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Hi, I purchased this 50W Chinese laser in March via e-bay. I paid using Pay-pal which provides some hope of recovering your money if you need to. The 100Kg machine arrived in a van, driven by a girl who had been sent out without handling equipment. So the first problem was to get it out of the van. Who said 10 1/4" gauge track would be a useless investment? If it had not been for my length of prefabricated track that cutter would still be in the van. Down the ramp and on the ground and 56 coach screws later the 65Kg uncased machine was on a trolley ready to be taken to the laser room. The room was an emptied bedroom of a child long since departed the nest. Before plugging it in a couple of weeks were spent making a bench by a window for fume extraction and sourcing a water tank. If anyone wants to follow my example make sure you view some of the 100+ You tube videos made by Russ This will open your eyes to the plus and minus of these machines and most importantly get you started safely. The main problem with these machines is that they are potentially overdriven. ie more power is supplied to the laser than it can use so this rapidly causes the tube to degrade. You must not use the software power settings as any guide to how much power is going through the tube. It is essential to fit a milliammeter in the RETURN (Cathode) of the laser tube. There are several You Tube videos on how to this SAFELY. The maximum safe current in the return for a longlife in this wattage of tube is 16mA. This shows the Maplin enclosure with the mA meter, and coolant water temperature probe ( both£3 off e-bay) The water tank contains a cheap aquarium heater for winter use and to avoid termal shock to the laser tube. It is best to keep the coolant between 15C and 25C. Again if the temperature of the coolant goes much above 30C the tube loses power and can suffer permanent damage. The software that comes with the machine is called RDworks. Many users find it a bit wanting but I have not. It is limited as a drawing tool but is essential for processing the drawing to drive the laser. It allows different coloured lines on your drawing to either be cut or engraved. It allows bit maps and vectors to be combined in composing one cutting tool. Hidden from view is has some neat tricks. It allows the machine to optimise the cutting path for speed. It allows you to cut on the line or inside or outside it. The Kerf of the cutter is about 0.15mm-0.2mm.(the focussed laser beam is 0.1mm) SO it is possible to make parts that fit correctly. So what will it do? It will cut paper, mount card,plywood up to 6mm, MDF up to 6-8mm, acrylic (pespex) up to 6mm, These are single pass cuts at speed of 100-30mm/s for paper and cards, MDF 35-5mm/s depending on thickness and about the same for perspex. The original drawing is done in Freehand and old program like Illustrator. The files are drawn as hairline, exported as AI files into RD works where they can be further worked on eg they can be selected, re-scaled, coloured for different cutting protocols. In short it all worked. My first project, cut in 2mm, 3mm and 5mm perspex was to make a kit for a quarry slab truck in 16mm scale. The laser cut parts were assembled with Plastic Weld, The wheels are Binnie on shortened axles and the details- coupling hooks Binnie, nut and bolt castings-Cambrian. Time to cut the parts 2 minutes. Now that is much quicker and cheaper than any other way to make a quantity of wagons. The only kit part that needed a jig and a bit of thought was the through wagon draw bar. The cost of the perspex per wagon is about £1.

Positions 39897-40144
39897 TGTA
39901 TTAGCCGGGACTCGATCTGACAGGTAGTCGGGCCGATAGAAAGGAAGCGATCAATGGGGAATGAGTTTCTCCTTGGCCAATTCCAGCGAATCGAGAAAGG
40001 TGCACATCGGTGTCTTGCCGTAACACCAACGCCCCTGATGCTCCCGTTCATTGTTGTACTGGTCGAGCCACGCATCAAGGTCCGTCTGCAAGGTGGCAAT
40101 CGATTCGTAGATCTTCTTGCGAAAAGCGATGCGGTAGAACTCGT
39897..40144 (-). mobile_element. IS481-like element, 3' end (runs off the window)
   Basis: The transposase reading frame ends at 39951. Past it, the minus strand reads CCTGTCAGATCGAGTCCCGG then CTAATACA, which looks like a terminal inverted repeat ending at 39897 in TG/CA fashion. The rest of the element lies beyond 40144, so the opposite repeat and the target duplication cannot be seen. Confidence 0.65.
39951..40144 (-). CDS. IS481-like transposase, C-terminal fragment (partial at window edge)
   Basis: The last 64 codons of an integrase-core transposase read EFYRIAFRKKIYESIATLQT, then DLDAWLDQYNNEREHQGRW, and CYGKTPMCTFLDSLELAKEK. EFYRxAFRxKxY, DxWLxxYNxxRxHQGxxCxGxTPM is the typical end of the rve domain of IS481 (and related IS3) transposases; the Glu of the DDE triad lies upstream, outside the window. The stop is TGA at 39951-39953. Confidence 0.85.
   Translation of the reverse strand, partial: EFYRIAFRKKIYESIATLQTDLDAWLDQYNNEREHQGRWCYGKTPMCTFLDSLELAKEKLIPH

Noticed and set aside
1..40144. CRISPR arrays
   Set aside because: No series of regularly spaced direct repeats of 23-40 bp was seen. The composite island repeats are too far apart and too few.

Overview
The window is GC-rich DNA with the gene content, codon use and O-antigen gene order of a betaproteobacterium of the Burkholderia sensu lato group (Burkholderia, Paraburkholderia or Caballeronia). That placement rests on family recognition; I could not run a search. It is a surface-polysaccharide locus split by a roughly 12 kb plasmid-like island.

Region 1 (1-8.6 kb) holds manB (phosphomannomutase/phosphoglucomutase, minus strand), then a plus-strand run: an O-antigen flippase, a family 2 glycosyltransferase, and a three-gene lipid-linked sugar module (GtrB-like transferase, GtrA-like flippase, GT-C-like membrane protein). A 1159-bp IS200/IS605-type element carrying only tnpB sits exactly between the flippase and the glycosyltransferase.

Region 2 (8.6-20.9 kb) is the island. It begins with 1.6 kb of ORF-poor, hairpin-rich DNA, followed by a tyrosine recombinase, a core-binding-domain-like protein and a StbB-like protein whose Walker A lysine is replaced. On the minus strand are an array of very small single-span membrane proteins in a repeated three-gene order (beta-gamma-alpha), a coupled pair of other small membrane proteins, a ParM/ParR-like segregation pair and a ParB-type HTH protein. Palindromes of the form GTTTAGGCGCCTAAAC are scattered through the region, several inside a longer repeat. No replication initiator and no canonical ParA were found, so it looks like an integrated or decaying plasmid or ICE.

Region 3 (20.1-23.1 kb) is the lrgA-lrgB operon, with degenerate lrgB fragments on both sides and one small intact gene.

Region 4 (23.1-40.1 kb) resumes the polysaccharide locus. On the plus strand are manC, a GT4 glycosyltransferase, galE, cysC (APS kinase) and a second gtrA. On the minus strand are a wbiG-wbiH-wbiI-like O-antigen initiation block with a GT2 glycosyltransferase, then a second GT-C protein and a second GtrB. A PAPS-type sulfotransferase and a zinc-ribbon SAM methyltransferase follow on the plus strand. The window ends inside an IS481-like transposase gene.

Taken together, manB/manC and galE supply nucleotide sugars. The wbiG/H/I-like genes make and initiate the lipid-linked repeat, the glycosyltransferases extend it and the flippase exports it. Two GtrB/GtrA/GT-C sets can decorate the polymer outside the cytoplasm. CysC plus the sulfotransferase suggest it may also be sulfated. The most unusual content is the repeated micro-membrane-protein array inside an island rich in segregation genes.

The Midlands Model Engineering Exhibition takes place from the 18th – 21st October at the Warwickshire Event Centre. If there are any readers who still want to enter their work in the competition and display sections, please complete and return your forms as soon as possible. Entry is free and there are 32 classes of which 16 are competition and 16 are display. These classes include: Locomotives, Rolling Stock, Stationary and Internal Combustion Engines. Models still under construction can also be entered in the display classes. A commemorative plaque and exhibitor’s certificate will be presented to every entrant, with trophies and cash prizes awarded to winners. Full information on the event and the entry from can be found at http://www.midlandsmodelengineering.co.uk/.